Danny Kroha, founding member of highly-influential Detroit minimal garage rock trio The Gories, has today released his second album of acoustic folk-blues entitled “Detroit Blues” via Third Man Records, and has premiered a performance video of the title track.
Kroha will be performing songs from Detroit Blues and more on a Bandcamp Live performance slated for February 20 at 11am AEDT (February 19 at 6pm CT in USA). Tickets are priced at $10. Find more details here.
Kroha spent the late '80s and early '90s playing alongside Mick Collinsand Peggy O'Neill in seminal Detroit garage-blues combo the Gories. The Gories, who were championed and produced by Alex Chilton and who released hugely influential recordsjack whiteon labels like Crypt and In The Red, were the prime influence on the subsequent blues-influenced garage rock scene in Detroit, out of which came Jack White and the White Stripes.
Jack White’s Third Man Records will issue a soundboard recording of the last show by the original line-up of The Stooges in August, a day short of 50 years after the performance.
"Live At Goose Lake: August 8, 1970" is a previously-unheard, high-quality recording of the Stooges, recorded just before the release of their earthshaking 1970 album "Fun House", and will be available on vinyl, CD and digital on August 7.
LØVE & EVØL - Boris (Third Man Records) Invisible You - JP Shilo (Ghost Train Records) Fortuna Horribilis - Vomit of the Universe (The Artist)
ANTI-RAMONES WARNING: NO BORIS SONG UNDER 3.5 MINUTES.
Grayson Haver Currin of Pitchfork comments on the latest alvum from Japan's venerable trio Boris:
“These seven anemic songs find Boris becoming something new yet again - self-satisfied.”
Eric Carr, of the same magazine (ED: Isn't he in KISS?), commented retrospectively on Sonic Youth's LP “EVOL” in 2002:
“EVOL would mark the true departure point of Sonic Youth’s musical evolution - in measured increments, Thurston Moore and Lee Ranaldo began to bring form to the formless, tune to the tuneless, and with the help of Steve Shelley’s drums, they imposed melody and composition on their trademark dissonance. A breathtaking fusion of avant-garde noise (as far as Rock was concerned) and brilliant, propulsive rock... this is where the seeds of greatness were sown.”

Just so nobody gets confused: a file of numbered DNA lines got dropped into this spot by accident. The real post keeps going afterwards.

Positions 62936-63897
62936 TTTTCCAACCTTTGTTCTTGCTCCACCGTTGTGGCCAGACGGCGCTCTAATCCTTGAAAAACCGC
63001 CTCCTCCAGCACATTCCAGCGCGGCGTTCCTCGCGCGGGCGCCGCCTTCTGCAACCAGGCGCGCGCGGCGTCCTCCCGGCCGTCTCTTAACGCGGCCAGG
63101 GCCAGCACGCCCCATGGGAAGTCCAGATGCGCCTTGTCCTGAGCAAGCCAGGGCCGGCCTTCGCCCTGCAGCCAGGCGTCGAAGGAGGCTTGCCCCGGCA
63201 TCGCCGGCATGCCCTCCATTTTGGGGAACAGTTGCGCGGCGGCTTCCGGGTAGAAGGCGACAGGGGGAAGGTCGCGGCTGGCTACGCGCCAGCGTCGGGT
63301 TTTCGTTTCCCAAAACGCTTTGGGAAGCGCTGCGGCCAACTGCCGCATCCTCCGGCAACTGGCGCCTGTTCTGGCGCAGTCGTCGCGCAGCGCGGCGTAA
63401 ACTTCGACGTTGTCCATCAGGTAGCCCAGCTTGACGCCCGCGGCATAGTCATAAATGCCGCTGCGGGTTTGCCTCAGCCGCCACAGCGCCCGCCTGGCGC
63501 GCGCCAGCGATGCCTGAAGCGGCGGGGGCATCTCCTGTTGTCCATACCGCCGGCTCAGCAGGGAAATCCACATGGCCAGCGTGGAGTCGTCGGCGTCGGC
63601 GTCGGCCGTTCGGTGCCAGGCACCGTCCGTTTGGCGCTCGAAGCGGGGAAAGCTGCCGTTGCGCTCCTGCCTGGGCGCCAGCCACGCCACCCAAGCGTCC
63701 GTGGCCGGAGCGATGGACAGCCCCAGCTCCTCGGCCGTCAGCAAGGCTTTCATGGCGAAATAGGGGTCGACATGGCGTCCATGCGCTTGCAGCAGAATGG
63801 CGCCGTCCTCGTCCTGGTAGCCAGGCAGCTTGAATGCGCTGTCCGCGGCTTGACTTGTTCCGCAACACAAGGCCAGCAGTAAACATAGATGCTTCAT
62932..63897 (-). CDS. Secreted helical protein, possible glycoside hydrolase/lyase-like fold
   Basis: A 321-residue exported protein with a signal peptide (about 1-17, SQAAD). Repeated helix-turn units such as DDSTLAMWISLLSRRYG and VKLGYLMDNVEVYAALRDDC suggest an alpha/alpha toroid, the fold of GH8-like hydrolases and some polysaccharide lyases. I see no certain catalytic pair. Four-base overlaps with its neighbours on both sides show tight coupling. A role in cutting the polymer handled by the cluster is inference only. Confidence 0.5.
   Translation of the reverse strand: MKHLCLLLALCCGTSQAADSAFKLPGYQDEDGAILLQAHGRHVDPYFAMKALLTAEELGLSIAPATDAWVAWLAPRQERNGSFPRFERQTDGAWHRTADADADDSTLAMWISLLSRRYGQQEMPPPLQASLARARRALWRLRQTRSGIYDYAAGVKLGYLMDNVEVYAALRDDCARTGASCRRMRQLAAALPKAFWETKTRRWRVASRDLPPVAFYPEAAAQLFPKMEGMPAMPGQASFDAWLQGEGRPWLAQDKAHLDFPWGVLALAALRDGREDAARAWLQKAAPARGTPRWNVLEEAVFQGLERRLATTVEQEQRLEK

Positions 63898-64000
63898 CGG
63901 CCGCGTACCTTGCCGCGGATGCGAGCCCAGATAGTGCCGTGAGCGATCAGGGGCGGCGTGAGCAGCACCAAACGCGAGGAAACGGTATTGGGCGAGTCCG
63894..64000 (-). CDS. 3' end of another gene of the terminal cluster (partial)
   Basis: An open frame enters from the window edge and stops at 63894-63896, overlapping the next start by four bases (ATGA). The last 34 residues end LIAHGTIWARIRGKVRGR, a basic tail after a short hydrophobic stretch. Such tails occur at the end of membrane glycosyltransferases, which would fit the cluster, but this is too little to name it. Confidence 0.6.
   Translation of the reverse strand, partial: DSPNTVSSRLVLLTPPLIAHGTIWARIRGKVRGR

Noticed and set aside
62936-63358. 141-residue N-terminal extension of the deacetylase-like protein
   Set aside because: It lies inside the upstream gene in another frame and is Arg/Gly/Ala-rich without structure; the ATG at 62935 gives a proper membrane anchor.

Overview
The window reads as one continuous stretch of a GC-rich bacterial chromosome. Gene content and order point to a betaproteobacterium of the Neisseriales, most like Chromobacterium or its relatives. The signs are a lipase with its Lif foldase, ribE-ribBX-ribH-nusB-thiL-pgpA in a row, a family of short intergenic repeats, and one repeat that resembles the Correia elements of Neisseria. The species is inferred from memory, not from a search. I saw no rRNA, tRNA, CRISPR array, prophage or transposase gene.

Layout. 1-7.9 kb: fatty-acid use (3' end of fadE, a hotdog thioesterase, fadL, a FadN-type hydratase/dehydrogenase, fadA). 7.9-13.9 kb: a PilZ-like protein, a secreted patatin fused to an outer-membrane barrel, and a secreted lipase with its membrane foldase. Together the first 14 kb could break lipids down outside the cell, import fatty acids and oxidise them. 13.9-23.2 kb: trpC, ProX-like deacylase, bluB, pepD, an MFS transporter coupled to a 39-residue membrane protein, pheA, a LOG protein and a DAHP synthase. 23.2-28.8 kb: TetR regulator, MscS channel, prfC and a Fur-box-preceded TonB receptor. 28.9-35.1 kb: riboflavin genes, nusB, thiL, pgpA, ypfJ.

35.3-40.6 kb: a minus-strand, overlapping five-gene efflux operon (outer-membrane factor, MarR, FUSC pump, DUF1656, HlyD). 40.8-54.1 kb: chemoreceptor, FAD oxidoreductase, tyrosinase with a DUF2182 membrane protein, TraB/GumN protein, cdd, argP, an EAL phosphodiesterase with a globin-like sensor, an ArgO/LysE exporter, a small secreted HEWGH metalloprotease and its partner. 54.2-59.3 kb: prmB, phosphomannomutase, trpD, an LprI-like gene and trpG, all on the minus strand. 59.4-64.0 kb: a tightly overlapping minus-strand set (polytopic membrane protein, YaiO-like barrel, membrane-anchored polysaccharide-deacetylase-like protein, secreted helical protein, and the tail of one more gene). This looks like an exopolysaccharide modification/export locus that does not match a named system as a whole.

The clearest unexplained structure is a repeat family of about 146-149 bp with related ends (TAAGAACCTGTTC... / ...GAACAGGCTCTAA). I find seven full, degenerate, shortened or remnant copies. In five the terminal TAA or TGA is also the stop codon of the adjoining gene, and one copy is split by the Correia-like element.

I think it's a fair bet that Boris are nodding at Sonic Youth's "EVOL" LP here; in 1992, on their first CD - a 60+minuter comprising only one song, “Absolutego” - they scribbled their influences - including Sonic Youth, a band whose first four records I bought and loved.
Ben Blackwell is one of the most important figures to come out of the Detroit music scene in the past 30 years. Whether it be his drumming with the Dirtbombs, his work crewing for and archiving The White Stripes or his running of Third Man Records, Ben is yet another in a long line of significant musical names to have come from the Motor City.
Third Man Records has just dropped the Stooges album “Live at Goose Lake”. Recorded back in August 1970, the show it documents is a seminal and infamous moment in the band’s history. It was the last gig the band played with bassist Dave Alexander.
Live at Goose Lake: August 8th 1970 - The Stooges (Third Man)
Are you kidding me? This is conniption material. A high-quality soundboard recording of the original Stooges, plus saxophonist Steve Mackay, at a time when they were at the primal peak of their considerable powers? It’s proof-positive - not that it’s needed - that the Stooges of 1970 were indeed America’s Most Dangerous Band.
The Stooges were a few months fresh from recording the epochal “Fun House” album and in a mind to confront Middle America on the sort of scale that could only be achieved off the back of substantial record sales.